Three recently released reports shed precious light on the live sports production business from various industry angles. They seek to gain a clear understanding of how the COVID-19 pandemic has changed the media consumption experience for fans and equally how it has accelerated sweeping changes to the way live sports are covered and presented by broadcasters and media rights holders.
Stats Perform has issued “Fan Engagement Report: Key Findings from Stats Perform Research on the Current State of Content in Sport.” In the introduction, Nancy Hensley, Chief Product & Marketing Officer, said, “No doubt, as fans begin to return to sports stadiums across the globe there is a renewed sense of optimism about the future of sports media.
“That said, there’s also an acknowledgement that our industry has changed, or perhaps that the pace of change we were already going through has quickened. The reliance on digital mediums as the primary source of engagement, coupled with the continuing levels of innovation in other sectors of media, continues to push sports fans’ expectations higher.”
Among the findings, esports was the most common new addition among report respondents when discussing increased coverage and growth potential. Esports is predicted to nearly double its viewership to 646 million in 2023, from where it stood in 2017. The industry is expected to top $1 billion in revenue in 2021, with over half of the global viewership coming from the APAC region. While the global pandemic has certainly aided in this rapid growth, esports has seen major momentum in recent times.
Women’s sports was another commonly mentioned new addition to coverage for 2021 and beyond. From a financial standpoint, women’s sport is estimated to reach an over $ 1 billion valuation in 2021, making it one of the fastest growing sports verticals in recent history.
The increase in women’s sports could also be driven by the growing demand for equality in sports, according to Stats Perform. When polled on new or developing consumer trends, 40% of respondents said that they are seeing increased pressures from fans to demonstrate moral and social responsibility.
Despite the short-term damage of the global pandemic, the report suggests the sports technology market shows no long-term signs of slowing with expectations that it will register a compound annual growth rate [CAGR] of 16.8% from 2021 to 2028.
While sport was born out of the match or match day experience, the demand for analysis and preview content has morphed into an always-on content opportunity. 53% of research respondents believe there is a growing opportunity to respond to demand for always-on content. What does this content look like? Out ahead is always-on week-round coverage, followed by live coverage during the game, post-game coverage and pre-game coverage.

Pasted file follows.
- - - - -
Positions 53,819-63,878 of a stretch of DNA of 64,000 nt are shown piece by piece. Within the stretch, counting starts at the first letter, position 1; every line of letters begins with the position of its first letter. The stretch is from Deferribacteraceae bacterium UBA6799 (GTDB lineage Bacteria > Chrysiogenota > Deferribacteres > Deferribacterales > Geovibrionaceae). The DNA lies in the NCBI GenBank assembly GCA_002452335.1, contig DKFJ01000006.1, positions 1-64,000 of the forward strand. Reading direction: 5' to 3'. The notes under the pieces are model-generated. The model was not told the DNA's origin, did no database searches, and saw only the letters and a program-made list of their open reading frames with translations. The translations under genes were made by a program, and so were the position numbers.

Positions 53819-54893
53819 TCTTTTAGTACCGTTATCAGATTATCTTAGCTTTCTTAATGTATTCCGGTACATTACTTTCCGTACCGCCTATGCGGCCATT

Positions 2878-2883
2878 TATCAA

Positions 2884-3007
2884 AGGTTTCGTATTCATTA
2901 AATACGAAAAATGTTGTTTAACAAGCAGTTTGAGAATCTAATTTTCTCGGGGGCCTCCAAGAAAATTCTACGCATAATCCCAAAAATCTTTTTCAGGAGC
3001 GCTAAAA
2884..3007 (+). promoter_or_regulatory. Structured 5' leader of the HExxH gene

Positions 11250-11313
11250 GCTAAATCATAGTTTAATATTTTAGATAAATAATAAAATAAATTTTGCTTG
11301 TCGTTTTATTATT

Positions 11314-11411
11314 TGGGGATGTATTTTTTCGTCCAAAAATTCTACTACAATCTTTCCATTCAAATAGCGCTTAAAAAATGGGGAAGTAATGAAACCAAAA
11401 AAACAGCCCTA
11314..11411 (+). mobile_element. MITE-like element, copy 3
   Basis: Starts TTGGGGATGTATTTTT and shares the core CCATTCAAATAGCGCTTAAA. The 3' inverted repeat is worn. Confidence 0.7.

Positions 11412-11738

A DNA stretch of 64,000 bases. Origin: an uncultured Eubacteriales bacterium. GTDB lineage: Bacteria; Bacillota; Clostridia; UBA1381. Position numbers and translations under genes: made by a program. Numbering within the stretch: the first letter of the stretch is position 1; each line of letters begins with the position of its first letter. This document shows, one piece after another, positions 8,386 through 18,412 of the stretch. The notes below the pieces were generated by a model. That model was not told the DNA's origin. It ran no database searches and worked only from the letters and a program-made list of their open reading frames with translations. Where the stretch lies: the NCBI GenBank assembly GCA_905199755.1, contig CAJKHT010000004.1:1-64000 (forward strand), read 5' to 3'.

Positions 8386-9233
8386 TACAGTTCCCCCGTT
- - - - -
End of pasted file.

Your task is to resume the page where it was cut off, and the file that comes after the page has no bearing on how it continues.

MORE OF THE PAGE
It’s in the broadcast sector where Stats Perform sees the highest focus on personalization, unsurprisingly coupled with a high focus on keeping fans on platform. The emergence of OTT platforms is providing a path away from a single broadcast experience toward personalized content, which reflects the preferences of the end-user.
A one-size-fits-all policy is no longer sufficient, according to Stats Perform. Content providers need to surface the matches with stories and topics that are relevant to consumers. Tools that help fans find the content they’re after are more valuable than ever and help to get the fan to the content that matters to them – driving better dwell time and ultimately better opportunities for monetization.
Sports Video Trends: Stream It and They Will Come
Grabyo has released its “Sports Video Trends 2021” report, the second in a series beginning in 2019. Grabyo CEO Gareth Capon said, “throughout 2020 and the COVID-19 pandemic, sports broadcasting has gone through a period of rapid change, both in front of the camera and behind the scenes. With sporting venues providing limited capacity of having no fans at all, producing live sport for audiences across the globe has been more important than ever.
“As broadcasters and rights holders have adapted to remote, hybrid and cloud-based working, many have focused on creating more content for fans and testing new innovative formats for TV, digital and social.
“Virtual crowds attending games; more live programming from behind the scenes at venues, training grounds and in player’s homes; TV guests joining studio shows from home via Zoom; and a huge increase in the volume of social video output that tells the story of sport, even without the fans.